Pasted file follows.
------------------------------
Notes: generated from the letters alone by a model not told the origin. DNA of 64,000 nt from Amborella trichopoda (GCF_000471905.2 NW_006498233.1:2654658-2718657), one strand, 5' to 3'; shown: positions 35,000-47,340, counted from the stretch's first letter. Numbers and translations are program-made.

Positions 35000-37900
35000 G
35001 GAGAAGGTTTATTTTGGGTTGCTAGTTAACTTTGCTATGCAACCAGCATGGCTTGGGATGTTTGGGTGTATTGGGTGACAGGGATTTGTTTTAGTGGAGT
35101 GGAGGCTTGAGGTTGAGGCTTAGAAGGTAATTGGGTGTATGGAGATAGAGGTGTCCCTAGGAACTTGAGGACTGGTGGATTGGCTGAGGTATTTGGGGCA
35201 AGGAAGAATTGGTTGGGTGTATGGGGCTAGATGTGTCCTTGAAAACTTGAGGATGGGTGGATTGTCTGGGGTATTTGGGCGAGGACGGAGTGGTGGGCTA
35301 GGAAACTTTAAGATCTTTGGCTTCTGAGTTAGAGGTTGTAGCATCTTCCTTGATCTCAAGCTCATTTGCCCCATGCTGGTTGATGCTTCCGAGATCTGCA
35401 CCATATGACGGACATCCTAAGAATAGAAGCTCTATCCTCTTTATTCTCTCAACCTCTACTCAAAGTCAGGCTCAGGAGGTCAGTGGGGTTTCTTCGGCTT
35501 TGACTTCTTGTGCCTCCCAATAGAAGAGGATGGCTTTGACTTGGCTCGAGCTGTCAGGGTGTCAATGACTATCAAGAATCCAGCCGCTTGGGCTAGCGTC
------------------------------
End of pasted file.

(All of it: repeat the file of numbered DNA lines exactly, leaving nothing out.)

Notes: generated from the letters alone by a model not told the origin. DNA of 64,000 nt from Amborella trichopoda (GCF_000471905.2 NW_006498233.1:2654658-2718657), one strand, 5' to 3'; shown: positions 35,000-47,340, counted from the stretch's first letter. Numbers and translations are program-made.

Positions 35000-37900
35000 G
35001 GAGAAGGTTTATTTTGGGTTGCTAGTTAACTTTGCTATGCAACCAGCATGGCTTGGGATGTTTGGGTGTATTGGGTGACAGGGATTTGTTTTAGTGGAGT
35101 GGAGGCTTGAGGTTGAGGCTTAGAAGGTAATTGGGTGTATGGAGATAGAGGTGTCCCTAGGAACTTGAGGACTGGTGGATTGGCTGAGGTATTTGGGGCA
35201 AGGAAGAATTGGTTGGGTGTATGGGGCTAGATGTGTCCTTGAAAACTTGAGGATGGGTGGATTGTCTGGGGTATTTGGGCGAGGACGGAGTGGTGGGCTA
35301 GGAAACTTTAAGATCTTTGGCTTCTGAGTTAGAGGTTGTAGCATCTTCCTTGATCTCAAGCTCATTTGCCCCATGCTGGTTGATGCTTCCGAGATCTGCA
35401 CCATATGACGGACATCCTAAGAATAGAAGCTCTATCCTCTTTATTCTCTCAACCTCTACTCAAAGTCAGGCTCAGGAGGTCAGTGGGGTTTCTTCGGCTT
35501 TGACTTCTTGTGCCTCCCAATAGAAGAGGATGGCTTTGACTTGGCTCGAGCTGTCAGGGTGTCAATGACTATCAAGAATCCAGCCGCTTGGGCTAGCGTC